Much of Mivan's theme-based fit-out work is assembled in a huge 30,480 sq m factory behind its offices. Current jobs include the Manchester Printworks and the Point West, Montevetro and Selfridges buildings in London.

Further afield, Mivan has won a £30 million contract in Switzerland, erecting masts for telecommunications giant Orange. It is also working with Kier on a housing joint venture job in Romania.

Last year, Mivan made a pre-tax profit of just over £1.6 million on a turnover of £54.3 million. McCabrey aims to boost that turnover to about £75 million next year, though he says he is more concerned with improving margins to at least 5 per cent.

The company has just completed a major restructuring exercise, which saw a dramatic drop in its overheads.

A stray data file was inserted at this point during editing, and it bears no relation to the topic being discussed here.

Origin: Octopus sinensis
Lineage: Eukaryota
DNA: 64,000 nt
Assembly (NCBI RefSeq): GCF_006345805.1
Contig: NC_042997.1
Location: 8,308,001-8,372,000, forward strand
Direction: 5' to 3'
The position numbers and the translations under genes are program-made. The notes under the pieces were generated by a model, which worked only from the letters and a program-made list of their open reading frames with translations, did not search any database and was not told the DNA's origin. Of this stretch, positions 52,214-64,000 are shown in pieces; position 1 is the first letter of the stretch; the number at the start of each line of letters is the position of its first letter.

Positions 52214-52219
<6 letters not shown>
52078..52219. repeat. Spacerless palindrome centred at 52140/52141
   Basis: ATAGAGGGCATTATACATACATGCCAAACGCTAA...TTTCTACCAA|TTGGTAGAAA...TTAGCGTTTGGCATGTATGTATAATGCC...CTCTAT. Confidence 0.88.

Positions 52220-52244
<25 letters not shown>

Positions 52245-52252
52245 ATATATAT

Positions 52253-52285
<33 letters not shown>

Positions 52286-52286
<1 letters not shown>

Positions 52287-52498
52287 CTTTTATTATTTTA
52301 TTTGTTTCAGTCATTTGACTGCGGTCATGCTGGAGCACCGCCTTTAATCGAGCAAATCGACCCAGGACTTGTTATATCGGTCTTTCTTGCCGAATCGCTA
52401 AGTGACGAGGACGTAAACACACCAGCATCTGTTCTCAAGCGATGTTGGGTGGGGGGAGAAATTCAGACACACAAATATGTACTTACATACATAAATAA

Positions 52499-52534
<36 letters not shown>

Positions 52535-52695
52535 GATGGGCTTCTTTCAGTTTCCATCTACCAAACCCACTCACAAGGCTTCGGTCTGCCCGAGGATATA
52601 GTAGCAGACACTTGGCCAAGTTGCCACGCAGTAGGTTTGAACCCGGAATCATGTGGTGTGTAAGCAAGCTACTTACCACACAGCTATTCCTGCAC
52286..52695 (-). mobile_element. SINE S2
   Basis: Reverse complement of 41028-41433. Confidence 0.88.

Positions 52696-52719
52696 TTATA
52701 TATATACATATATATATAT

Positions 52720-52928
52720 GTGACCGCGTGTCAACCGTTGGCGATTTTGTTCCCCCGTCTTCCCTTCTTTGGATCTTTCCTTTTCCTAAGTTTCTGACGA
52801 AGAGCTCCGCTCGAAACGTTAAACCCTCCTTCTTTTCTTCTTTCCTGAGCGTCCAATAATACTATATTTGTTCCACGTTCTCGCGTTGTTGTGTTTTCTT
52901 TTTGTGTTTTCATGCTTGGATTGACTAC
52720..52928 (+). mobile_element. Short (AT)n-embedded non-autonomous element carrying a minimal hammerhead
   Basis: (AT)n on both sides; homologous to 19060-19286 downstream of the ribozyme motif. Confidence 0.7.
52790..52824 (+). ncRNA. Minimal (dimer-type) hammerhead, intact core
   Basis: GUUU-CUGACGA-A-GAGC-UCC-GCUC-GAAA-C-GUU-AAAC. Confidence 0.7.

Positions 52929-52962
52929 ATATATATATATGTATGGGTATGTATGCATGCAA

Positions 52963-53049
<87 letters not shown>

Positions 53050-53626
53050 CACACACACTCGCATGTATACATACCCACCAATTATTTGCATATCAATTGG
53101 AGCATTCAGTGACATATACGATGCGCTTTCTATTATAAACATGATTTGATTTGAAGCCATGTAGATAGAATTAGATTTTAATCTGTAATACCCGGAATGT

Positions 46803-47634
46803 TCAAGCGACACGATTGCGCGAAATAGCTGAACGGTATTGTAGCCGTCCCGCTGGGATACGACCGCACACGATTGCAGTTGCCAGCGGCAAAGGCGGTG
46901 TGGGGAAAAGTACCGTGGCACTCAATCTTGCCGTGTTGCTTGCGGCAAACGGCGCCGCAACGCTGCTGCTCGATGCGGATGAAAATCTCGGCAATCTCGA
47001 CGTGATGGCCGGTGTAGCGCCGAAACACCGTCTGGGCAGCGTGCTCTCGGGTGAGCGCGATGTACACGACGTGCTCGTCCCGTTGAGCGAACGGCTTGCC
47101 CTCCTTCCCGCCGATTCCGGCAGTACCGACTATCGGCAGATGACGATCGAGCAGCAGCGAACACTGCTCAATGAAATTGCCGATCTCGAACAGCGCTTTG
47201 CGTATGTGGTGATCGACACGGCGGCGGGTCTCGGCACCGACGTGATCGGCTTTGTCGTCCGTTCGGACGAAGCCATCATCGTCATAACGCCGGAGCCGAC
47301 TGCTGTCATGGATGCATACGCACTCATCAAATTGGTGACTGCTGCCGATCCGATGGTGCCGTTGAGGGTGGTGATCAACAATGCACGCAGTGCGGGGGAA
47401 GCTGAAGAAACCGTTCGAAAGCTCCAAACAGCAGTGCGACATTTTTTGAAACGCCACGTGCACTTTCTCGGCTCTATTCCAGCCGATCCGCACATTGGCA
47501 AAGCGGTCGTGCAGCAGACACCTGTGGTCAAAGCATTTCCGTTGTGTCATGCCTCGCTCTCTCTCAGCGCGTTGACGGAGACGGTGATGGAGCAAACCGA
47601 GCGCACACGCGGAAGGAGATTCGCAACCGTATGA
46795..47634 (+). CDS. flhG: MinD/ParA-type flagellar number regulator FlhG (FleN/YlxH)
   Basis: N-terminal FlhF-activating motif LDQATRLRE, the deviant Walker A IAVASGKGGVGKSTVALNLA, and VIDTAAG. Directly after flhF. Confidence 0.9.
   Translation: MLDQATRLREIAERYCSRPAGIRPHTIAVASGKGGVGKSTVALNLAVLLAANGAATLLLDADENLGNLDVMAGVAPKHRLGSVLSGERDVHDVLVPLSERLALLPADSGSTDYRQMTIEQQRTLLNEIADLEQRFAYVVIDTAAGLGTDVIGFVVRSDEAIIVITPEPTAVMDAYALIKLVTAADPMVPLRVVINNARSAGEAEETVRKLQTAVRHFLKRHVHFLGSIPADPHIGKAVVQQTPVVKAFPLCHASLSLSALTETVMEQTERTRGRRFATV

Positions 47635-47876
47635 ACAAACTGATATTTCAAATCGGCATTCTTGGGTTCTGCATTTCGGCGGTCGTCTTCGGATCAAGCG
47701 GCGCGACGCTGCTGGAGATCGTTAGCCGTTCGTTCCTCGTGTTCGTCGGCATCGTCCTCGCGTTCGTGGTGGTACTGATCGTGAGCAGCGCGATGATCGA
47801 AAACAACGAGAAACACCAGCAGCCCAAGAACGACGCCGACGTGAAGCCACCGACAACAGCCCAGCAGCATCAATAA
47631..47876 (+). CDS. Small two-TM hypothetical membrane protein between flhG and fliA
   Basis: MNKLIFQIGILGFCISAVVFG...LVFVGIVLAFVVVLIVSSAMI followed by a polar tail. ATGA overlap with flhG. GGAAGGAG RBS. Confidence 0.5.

It followed the slump in the Far East economy, which previously accounted for half of Mivan's business, but which now has dropped to just 5 per cent.

What seems to permeate all of Mivan's work is a sense of fun as well as a measure of risk.

He says: 'We do have fun. A lot of construction companies wouldn't bother with some jobs we do. They think they are too 'way out'.'

One recent 'way-out' project that the firm took on was to design a replica Titanic for a Japanese businessman, who wanted to use it as a floating hotel.

McCabrey explains: 'He paid us £1 million for the design but in the end he didn't get the finance to build it.

'But we will do that sort of thing. It is in our nature to work on interesting projects.'

It is clear that McCabrey himself likes to have a laugh, and he has a wry take on life.

As he is showing us out, he stops and asks the company receptionist, with the most deadpan of expressions: 'Has Bill called yet?'

'Bill who?' she asks.

'Bill Clinton.'

'Um, no, no not yet,' she replies.

It is not easy to get the measure of Ivan McCabrey, and I think that is the way he likes it.